Kids, don’t let anyone tell you Santa Claus isn’t real. Or, more accurately, that he wasn’t real (bit morbid, soz). Archaeologists are claiming to have found Santa’s tomb beneath a church in Turkey – and you can actually visit it.
When we’re talking about Santa Claus, we are, of course, really talking about Saint Nicholas of Myra: a bishop who lived from AD 270 to 343. He’s the guy that the Santa Claus myth is based on, thanks to his reputed habit of distributing gifts to the poor and needy. And he is apparently buried under St Nicholas Church in Demre, a town in the Turkish province of Antalya.
Saint Nick’s tomb was supposedly found under the church’s floor mosaic during a routine survey this month. No reports yet of any reindeer remains buried nearby.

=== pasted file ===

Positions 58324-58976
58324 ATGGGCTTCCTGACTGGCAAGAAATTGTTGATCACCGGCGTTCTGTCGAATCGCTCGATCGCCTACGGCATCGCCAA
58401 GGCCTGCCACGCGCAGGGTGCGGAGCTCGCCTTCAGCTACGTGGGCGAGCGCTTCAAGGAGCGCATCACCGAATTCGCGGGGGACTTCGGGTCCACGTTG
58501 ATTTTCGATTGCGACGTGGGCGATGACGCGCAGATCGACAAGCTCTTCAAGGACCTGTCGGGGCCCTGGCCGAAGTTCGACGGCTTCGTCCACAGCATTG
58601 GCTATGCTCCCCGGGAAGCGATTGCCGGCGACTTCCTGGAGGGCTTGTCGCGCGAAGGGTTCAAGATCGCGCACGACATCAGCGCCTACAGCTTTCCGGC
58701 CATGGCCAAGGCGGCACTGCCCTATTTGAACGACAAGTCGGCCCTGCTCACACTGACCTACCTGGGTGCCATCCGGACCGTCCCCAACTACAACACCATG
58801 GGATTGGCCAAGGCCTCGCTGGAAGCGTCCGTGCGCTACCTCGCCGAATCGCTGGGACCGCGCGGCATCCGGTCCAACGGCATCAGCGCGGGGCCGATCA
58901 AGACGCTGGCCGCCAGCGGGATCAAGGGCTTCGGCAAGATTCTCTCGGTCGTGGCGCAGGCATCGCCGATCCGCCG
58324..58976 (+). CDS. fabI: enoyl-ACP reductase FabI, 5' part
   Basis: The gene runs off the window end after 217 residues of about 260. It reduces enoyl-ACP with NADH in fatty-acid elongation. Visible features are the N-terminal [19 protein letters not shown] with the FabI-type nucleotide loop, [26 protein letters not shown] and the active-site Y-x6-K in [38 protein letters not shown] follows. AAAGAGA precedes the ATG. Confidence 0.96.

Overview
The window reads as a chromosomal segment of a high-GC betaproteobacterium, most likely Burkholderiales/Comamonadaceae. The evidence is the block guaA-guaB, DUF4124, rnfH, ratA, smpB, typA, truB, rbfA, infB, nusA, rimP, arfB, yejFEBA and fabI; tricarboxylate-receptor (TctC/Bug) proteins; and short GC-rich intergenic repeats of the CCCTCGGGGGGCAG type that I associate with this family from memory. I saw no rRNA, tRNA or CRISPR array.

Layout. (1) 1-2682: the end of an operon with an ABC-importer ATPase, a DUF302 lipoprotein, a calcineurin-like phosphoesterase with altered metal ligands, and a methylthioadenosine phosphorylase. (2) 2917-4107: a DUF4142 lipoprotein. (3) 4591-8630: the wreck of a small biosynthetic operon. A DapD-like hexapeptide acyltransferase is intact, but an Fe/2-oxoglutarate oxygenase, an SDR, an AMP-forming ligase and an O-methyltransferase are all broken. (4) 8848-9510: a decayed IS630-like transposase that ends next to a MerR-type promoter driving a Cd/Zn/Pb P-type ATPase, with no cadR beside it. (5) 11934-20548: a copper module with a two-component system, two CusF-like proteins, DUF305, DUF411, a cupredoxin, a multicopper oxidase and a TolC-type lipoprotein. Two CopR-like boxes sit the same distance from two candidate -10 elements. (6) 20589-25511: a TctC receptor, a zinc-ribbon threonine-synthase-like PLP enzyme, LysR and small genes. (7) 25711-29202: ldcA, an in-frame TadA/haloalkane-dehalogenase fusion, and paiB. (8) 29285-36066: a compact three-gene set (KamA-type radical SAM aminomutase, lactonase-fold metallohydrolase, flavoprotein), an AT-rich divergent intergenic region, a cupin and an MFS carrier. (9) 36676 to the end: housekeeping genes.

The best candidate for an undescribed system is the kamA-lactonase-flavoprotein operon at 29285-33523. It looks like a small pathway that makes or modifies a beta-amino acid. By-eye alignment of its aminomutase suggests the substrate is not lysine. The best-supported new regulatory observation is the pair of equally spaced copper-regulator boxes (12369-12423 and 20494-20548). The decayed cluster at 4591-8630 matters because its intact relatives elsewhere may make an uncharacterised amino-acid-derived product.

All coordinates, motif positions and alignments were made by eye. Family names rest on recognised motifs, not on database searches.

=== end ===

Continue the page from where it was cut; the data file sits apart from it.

Although the church is named after him and was recorded as his original burial place, it was previously thought that Nick’s bones had been moved to Italy during the First Crusade in the eleventh century.
Better yet, the church where you can now officially find Santa’s grave is open to the public. Naturally, it has some pretty interesting TripAdvisor reviews. Some note the church’s marvellous frescoes and impressive architecture. Others read: ‘Be careful not to traumatise your children by showing them Santa’s tomb.’
Entry costs about 125 Turkish lira (£6, $6.70), though, be warned, you won’t actually get to see Saint Nick’s final resting place. The sarcophagus itself, while having been discovered by various scans of the floor, hasn’t (yet) been excavated.
If the tomb of the actual Santa isn’t enough to lure you to Demre on its own, there’s lots of other stuff to do. From the ruins of the ancient city of Myra to island-hopping around the Antalya coast, the town is as ideal for sun-lounging by the Med as it is for nerding out on Byzantine history. In fact, it could be a great place for that Christmas trip…
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